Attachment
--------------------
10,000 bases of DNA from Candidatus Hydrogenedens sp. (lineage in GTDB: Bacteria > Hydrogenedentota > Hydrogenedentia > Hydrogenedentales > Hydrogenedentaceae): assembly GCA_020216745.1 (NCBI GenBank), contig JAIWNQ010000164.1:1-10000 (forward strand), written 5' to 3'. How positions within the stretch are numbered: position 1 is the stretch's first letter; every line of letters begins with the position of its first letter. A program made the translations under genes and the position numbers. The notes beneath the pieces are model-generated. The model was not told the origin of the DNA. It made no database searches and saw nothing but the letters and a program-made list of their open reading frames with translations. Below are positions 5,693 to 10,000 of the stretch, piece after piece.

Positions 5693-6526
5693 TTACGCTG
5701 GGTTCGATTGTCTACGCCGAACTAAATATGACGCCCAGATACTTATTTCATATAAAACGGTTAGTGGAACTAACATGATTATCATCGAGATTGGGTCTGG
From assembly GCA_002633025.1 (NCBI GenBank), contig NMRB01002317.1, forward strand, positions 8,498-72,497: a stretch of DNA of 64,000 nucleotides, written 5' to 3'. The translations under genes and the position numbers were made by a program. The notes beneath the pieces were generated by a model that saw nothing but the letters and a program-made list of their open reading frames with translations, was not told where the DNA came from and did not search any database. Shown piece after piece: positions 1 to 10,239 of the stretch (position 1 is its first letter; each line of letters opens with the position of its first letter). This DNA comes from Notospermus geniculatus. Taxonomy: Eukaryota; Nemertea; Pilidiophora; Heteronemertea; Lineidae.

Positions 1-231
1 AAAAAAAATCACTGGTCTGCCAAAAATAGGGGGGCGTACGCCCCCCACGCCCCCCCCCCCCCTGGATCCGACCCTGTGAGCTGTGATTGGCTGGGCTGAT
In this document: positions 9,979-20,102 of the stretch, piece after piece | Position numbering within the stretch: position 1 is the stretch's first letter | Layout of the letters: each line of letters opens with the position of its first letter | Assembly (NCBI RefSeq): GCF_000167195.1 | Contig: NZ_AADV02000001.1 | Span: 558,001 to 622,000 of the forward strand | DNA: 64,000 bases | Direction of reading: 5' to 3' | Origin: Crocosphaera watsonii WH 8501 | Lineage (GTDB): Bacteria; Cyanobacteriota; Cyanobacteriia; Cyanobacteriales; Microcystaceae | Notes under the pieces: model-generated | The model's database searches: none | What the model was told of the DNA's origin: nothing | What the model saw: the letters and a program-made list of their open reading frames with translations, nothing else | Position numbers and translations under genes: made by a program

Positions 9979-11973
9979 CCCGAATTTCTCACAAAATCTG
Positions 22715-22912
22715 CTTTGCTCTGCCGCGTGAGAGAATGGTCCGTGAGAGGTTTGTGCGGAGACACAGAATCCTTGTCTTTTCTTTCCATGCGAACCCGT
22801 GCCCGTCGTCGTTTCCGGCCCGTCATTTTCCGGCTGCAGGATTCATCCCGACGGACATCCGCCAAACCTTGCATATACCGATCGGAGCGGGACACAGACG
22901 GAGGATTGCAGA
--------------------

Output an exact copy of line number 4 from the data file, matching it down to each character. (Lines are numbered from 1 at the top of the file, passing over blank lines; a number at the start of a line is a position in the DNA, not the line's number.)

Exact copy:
5701 GGTTCGATTGTCTACGCCGAACTAAATATGACGCCCAGATACTTATTTCATATAAAACGGTTAGTGGAACTAACATGATTATCATCGAGATTGGGTCTGG